Maddie pointed toward one of the tombstones near them.
"I see, and you've been playing with him?" Rosemary inquired. Her anger had dissipated entirely because her daughter was fine. She was just accompanying the dog.
"And you brought him your blanket?"
"Sorry about that, Mommy. I hid it in the backyard and bring it here every day," Maddison apologized, her lips pursed.
"Ok, but I do need to clean it because I see grass stains on it already," her mother explained.
"I know, but he is so lonely. Sometimes I bring him water and cookies too," her daughter explained. "I don't want him to be alone, Mommy, can we keep him?"
"I don't know," Rosemary bit her bottom lip. "I don't know if he wants to follow us home."
Maddison's eyes widened in delight, and she stood from the blanket. The dog followed suit and looked at her with adoration. "Come on," the girl called, and the dog didn't respond at first.
Rosemary picked up the blanket, then she and Maddison moved a bit away. They looked back at the pet, and it seemed like the dog was making an important decision. "Come on, boy," the girl called again, and at last, the dog followed them back to their house.
"Ok, it seems we have a new dog," Madison said as they arrived at her home and closed the back gate. She turned to her daughter, who wanted to play in the yard with her new pet. "I wonder what your father will say."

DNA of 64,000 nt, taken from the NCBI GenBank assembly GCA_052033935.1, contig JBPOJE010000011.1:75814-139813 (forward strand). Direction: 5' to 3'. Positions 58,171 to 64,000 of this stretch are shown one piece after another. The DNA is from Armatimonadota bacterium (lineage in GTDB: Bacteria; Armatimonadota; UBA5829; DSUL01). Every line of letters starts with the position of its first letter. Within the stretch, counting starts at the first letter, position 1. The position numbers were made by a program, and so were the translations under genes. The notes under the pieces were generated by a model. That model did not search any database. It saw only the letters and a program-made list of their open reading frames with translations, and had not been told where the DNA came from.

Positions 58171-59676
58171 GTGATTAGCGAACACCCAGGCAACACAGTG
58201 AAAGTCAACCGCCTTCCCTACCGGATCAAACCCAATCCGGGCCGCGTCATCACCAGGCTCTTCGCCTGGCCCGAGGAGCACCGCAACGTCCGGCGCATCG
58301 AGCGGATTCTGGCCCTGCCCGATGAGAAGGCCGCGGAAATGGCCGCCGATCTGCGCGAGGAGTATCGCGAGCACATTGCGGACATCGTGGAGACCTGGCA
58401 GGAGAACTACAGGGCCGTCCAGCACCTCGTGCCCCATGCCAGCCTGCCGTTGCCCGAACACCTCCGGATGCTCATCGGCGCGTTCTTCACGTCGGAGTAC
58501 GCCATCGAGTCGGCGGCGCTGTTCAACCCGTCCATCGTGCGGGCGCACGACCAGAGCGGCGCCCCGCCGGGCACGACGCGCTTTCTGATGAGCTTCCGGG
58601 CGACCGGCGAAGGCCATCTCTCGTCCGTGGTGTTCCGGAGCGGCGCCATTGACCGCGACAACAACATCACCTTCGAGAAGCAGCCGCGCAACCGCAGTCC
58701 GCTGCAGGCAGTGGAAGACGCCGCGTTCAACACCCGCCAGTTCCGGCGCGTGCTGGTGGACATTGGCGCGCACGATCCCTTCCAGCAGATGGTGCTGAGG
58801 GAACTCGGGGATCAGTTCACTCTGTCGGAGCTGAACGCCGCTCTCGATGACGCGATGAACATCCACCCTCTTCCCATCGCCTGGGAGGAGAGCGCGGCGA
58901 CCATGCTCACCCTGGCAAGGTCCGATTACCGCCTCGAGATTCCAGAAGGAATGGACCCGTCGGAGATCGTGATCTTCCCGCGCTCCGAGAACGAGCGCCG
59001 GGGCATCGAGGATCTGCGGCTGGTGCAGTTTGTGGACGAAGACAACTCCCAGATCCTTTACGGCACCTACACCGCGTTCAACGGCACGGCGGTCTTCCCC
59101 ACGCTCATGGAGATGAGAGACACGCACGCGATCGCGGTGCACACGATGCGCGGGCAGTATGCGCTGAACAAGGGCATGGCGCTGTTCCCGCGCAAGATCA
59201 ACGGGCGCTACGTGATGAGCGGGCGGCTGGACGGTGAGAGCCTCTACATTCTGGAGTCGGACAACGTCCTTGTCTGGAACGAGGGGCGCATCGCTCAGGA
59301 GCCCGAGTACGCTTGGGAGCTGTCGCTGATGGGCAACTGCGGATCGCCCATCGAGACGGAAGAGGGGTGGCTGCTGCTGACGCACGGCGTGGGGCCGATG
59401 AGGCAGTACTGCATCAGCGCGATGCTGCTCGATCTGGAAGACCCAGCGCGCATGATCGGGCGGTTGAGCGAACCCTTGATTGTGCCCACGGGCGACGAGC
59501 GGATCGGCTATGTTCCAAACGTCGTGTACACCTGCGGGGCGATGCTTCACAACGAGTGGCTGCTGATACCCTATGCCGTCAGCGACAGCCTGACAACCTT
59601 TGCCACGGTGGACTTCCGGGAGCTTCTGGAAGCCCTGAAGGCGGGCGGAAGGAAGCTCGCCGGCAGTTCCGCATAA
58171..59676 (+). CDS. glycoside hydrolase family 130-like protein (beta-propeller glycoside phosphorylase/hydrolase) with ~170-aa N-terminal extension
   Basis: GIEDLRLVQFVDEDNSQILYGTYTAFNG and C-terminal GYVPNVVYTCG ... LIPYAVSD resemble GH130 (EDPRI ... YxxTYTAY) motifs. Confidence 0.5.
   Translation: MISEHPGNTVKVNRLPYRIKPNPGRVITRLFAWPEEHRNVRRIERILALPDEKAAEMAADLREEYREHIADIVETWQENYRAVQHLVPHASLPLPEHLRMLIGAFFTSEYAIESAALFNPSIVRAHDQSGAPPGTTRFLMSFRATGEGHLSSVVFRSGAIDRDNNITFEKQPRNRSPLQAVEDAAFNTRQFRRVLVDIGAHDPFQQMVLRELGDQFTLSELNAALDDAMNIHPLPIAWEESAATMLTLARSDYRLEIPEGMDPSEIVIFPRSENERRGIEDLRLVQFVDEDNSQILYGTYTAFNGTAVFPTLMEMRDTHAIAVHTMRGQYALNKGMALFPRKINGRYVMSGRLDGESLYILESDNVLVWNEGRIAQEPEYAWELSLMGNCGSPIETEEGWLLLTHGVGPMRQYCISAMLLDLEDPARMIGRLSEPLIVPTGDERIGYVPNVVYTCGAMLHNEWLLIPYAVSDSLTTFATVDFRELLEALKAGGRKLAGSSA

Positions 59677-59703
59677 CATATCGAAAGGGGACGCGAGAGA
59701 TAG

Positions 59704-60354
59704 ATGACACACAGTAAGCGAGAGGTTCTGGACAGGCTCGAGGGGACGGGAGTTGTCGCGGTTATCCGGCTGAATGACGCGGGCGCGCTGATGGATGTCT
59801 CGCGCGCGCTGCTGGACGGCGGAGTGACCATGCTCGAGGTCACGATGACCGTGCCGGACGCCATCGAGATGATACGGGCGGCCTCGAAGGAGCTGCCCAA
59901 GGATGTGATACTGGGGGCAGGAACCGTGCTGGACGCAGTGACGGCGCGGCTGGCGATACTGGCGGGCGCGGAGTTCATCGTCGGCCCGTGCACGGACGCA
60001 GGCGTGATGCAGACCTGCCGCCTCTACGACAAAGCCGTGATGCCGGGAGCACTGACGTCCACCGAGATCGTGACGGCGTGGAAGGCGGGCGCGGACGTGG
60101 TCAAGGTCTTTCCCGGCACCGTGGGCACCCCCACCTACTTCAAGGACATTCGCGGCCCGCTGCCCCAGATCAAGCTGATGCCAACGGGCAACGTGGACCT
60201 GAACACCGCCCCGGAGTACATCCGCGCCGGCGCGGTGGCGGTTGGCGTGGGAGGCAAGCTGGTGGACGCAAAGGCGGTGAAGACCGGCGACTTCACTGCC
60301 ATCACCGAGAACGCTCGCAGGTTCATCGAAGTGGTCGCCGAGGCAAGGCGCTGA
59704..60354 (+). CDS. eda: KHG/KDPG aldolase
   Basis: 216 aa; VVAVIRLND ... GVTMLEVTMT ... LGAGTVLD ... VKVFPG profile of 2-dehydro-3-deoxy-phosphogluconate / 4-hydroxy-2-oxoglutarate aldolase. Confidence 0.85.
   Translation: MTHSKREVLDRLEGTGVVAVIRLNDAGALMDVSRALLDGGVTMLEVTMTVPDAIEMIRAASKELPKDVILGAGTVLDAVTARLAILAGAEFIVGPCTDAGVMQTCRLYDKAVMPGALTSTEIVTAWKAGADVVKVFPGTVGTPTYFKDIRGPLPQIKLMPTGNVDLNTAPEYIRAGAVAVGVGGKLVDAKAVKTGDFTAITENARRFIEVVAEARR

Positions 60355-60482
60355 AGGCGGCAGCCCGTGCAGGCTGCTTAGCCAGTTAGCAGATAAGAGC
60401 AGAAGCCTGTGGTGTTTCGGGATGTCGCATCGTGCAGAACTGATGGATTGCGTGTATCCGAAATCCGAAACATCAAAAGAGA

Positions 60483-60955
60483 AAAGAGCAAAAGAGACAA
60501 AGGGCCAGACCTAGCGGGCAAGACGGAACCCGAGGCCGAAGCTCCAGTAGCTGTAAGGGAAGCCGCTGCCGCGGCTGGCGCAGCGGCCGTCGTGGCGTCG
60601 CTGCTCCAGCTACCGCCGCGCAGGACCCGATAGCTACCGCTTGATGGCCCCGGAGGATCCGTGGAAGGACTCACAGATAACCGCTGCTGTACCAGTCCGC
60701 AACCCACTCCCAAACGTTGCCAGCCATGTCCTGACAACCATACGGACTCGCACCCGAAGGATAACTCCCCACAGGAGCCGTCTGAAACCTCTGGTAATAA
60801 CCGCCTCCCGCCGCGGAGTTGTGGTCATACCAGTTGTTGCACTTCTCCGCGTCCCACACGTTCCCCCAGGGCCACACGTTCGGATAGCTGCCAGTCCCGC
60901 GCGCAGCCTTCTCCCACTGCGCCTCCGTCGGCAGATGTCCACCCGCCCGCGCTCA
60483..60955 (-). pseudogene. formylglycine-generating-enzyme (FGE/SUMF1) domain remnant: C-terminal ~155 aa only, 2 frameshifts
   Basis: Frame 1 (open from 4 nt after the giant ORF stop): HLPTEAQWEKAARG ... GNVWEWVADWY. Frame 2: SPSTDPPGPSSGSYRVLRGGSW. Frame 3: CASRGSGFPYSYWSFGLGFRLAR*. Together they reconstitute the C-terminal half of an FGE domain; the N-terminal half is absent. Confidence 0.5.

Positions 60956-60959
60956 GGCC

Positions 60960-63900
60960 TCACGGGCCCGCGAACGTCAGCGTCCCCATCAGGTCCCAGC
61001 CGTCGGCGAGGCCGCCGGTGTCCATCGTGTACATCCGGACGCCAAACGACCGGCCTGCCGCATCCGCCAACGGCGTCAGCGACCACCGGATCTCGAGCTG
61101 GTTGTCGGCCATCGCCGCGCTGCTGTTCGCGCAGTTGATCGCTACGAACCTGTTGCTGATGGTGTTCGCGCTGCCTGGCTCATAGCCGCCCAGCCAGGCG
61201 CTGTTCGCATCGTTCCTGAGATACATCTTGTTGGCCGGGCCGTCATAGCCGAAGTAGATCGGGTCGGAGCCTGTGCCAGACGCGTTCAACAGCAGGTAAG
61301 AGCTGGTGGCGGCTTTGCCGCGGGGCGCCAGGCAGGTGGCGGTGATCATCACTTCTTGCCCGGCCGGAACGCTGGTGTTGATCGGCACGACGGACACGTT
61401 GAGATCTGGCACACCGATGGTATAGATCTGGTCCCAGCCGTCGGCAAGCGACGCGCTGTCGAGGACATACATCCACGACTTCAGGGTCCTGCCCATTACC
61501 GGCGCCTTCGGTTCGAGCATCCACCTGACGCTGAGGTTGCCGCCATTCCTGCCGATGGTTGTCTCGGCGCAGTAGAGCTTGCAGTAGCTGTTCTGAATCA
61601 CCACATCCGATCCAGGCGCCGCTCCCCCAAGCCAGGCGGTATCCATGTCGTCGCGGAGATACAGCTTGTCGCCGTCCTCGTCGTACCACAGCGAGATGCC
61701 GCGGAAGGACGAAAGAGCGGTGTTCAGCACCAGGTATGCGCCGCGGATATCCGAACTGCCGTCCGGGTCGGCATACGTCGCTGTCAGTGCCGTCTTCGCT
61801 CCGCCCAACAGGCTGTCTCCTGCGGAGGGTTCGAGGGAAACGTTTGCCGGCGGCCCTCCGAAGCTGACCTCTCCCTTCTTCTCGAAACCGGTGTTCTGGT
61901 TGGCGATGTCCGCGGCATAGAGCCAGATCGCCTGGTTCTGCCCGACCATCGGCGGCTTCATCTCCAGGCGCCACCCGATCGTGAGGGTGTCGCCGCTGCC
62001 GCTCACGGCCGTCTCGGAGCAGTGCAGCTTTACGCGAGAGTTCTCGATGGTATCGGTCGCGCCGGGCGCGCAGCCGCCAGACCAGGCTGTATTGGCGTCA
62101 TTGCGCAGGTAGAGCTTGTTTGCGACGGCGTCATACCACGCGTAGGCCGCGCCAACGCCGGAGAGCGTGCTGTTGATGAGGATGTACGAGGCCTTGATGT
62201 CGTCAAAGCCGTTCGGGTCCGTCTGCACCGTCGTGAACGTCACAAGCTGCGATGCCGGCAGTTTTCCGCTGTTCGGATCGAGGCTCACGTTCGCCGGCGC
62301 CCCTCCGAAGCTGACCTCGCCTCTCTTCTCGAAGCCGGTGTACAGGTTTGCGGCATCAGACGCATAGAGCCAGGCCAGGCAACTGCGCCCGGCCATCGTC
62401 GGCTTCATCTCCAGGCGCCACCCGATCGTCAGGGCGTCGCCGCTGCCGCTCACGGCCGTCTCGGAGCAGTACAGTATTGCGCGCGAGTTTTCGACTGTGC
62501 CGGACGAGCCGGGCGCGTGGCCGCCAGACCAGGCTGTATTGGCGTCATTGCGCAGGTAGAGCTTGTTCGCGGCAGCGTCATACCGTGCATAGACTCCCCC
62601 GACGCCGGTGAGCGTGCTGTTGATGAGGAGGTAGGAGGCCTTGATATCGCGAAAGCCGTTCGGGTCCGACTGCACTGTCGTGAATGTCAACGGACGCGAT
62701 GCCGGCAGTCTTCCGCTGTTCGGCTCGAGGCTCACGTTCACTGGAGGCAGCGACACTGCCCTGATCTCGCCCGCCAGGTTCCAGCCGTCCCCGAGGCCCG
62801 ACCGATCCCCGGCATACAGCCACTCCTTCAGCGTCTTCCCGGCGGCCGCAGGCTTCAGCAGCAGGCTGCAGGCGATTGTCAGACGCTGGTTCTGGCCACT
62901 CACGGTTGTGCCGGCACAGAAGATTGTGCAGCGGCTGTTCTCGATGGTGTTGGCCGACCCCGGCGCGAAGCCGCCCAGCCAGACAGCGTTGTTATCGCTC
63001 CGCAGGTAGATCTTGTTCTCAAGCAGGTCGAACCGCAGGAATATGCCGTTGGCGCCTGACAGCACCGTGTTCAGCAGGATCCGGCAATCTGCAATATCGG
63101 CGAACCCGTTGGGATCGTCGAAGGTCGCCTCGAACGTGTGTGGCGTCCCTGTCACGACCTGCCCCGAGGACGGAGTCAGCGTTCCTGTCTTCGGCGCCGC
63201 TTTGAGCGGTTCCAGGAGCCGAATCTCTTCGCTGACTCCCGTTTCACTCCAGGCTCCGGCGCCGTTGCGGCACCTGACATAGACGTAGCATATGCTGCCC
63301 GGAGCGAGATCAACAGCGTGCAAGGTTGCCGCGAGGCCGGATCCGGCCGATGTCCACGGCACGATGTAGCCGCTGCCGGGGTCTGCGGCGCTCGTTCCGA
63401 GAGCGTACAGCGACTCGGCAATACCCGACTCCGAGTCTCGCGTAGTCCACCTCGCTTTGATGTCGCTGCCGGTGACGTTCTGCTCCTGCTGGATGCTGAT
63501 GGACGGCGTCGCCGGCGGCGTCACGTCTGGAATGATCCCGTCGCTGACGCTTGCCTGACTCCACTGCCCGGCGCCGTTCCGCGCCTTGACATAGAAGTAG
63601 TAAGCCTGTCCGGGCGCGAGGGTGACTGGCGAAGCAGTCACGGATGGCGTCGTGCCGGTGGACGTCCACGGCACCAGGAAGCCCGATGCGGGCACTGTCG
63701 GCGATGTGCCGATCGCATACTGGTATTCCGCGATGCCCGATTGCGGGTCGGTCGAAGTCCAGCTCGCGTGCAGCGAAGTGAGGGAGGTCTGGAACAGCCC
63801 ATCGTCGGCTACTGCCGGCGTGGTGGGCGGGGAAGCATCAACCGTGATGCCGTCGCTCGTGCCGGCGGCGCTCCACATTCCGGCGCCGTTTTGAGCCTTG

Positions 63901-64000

"He'll love him!" Maddison enthused.
"Ok, honey. You can play. But we're going to talk later about all the responsibilities you'll have now because dogs need proper care and attention. And also – and I can't stress this enough – please never go out alone, especially without telling me. It's dangerous, sweetie," Rosemary insisted calmly so her daughter would understand.
The little girl nodded eagerly, lifting her hand and offering her pinky for a pinky swear. "I swear, Mommy!"
"Good. Now we have to find him some plates and food. And you need to come up with a name for him." Rosemary smiled. She also thought about taking the dog to a vet to check for any tracking chip or previous owner. But she would not tell her daughter that first.
"I think his name will be Scooter!"
What can we learn from this story?
- Sometimes, getting angry at your children is not the best option, as many children learn better with honesty and communication. Rosemary was mad at finding out her daughter had left their house without her permission, but she calmed her feelings when she talked to Maddison to tell her she had done wrong.
- Children have an innocent and straightforward view of the world. They see a lonely creature and want to help. Maddison snuck away from her home and discovered a dog she wanted to help, so she continued doing it out of the goodness of her heart until her mother allowed her to adopt it.
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If you enjoyed this story, you might like this one about a boy who cried on his mother's grave until he felt a hand on his shoulder.